It’s a myth, you know, that Mama Cass Elliott died chocking on a peanut butter sandwich. The real story is that she died of a heart attack after performing back-to-back concerts in London in 1974. She died in the same flat in Mayfair, (on loan from Harry Nilsson), that the Who’s drummer Keith Moon would die in, a little over four years later. I played Elliot’s great version of the Buddy Holly classic, WORDS OF LOVE and followed with a song for Rolling Stones founder, and multi-instrumentalist, Brian Jones. It’s one that showcased Jones’ skill on the side guitar: LITTLE RED ROOSTER.
Lynard Skynard came to worldwide recognition in 1973 before three members and one road crew member died in a plane crash in 1977. Keyboardist Billy Powell died in 2009, aged 56, from a heart attack. Of its original members, only Gary Rossington remains as part of the present line-up. We followed with another good ol’ Southern boy you may have heard of: cultural icon Elvis Presley with BURNING LOVE.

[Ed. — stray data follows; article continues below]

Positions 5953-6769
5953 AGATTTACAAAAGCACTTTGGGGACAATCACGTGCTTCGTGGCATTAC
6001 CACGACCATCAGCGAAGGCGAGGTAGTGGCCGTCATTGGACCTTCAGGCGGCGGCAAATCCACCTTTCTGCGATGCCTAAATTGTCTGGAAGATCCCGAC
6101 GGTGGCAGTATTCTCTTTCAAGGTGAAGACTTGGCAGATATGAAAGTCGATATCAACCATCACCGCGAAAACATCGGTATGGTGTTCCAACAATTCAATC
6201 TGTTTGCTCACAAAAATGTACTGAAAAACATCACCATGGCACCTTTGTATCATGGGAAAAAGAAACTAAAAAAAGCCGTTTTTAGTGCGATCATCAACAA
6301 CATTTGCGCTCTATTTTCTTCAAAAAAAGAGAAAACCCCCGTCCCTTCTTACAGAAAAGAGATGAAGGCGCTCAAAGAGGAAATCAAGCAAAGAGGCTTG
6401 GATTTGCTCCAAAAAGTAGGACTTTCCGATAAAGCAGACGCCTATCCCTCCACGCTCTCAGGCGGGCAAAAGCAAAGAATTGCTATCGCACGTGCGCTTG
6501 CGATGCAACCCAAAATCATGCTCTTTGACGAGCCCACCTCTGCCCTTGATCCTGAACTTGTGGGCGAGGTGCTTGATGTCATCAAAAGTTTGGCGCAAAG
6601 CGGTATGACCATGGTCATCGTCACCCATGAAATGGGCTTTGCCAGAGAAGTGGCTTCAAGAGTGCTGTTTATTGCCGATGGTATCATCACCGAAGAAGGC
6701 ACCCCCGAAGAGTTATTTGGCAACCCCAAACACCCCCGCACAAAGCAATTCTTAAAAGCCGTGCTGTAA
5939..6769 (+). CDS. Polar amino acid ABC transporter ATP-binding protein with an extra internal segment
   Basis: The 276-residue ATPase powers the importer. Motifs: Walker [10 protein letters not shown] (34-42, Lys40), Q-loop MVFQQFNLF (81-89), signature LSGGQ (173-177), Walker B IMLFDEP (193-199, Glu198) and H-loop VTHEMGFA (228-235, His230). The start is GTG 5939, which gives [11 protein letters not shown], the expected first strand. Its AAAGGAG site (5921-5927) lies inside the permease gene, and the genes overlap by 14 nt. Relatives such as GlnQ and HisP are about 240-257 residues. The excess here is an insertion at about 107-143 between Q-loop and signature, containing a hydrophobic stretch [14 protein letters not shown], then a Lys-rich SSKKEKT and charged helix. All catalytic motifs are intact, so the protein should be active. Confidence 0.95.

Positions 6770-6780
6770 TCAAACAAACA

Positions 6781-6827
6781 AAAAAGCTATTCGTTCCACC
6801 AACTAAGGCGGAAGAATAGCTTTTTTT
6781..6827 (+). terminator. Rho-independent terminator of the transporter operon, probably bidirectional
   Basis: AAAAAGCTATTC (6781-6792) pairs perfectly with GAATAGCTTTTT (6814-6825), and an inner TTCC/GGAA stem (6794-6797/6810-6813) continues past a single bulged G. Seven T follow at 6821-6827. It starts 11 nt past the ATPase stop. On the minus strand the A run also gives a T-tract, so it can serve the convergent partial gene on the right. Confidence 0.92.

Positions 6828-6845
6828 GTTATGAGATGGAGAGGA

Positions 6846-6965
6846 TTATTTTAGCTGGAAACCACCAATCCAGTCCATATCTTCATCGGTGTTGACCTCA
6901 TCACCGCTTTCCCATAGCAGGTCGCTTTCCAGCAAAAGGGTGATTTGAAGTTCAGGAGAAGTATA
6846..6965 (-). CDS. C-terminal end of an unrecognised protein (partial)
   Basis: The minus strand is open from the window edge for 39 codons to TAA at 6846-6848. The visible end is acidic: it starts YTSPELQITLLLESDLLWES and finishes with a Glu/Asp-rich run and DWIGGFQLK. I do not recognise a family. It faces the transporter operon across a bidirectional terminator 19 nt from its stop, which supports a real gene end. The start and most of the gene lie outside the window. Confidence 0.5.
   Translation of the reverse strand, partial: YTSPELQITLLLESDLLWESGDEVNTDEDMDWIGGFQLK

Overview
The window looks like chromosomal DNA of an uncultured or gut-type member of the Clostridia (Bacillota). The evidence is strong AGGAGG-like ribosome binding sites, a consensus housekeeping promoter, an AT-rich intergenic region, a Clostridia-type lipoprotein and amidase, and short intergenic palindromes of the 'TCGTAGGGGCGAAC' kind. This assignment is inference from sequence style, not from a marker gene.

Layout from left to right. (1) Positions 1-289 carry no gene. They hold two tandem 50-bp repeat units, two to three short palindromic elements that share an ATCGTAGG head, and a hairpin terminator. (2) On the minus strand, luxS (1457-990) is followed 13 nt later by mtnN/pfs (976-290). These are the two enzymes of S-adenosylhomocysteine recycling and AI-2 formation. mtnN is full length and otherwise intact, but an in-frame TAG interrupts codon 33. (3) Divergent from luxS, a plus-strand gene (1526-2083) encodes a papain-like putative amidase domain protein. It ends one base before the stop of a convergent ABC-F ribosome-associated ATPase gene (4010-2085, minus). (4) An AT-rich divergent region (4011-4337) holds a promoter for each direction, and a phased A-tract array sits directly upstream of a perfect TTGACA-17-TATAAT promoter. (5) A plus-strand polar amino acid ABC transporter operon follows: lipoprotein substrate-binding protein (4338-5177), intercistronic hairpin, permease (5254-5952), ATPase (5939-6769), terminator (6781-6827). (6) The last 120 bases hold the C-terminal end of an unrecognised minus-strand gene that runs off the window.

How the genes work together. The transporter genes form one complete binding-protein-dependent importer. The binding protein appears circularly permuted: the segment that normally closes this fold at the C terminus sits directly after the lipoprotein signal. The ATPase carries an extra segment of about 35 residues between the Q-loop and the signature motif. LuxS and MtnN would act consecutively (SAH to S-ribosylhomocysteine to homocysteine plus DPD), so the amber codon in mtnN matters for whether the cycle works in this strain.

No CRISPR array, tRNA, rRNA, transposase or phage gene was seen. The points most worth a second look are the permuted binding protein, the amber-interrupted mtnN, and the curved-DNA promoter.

Bob Marley, who passed away in 1981, had to wait for death to make him a U.S. superstar. The week he was diagnosed with cancer he played Madison Square Garden — opening for the Commodores. Fellow Wailer, Peter Tosh, was on the brink of a successful solo career when he was murdered in 1987. I played the Wailers version of GET UP, STAND UP, with both Peter Tosh and Bob Marley on the track.
We said goodbye to both Malcolm McLaren and Sid Vicious with the Sex Pistols’ anthem GOD SAVE THE QUEEN. Here’s what all the fuss was about, way back then: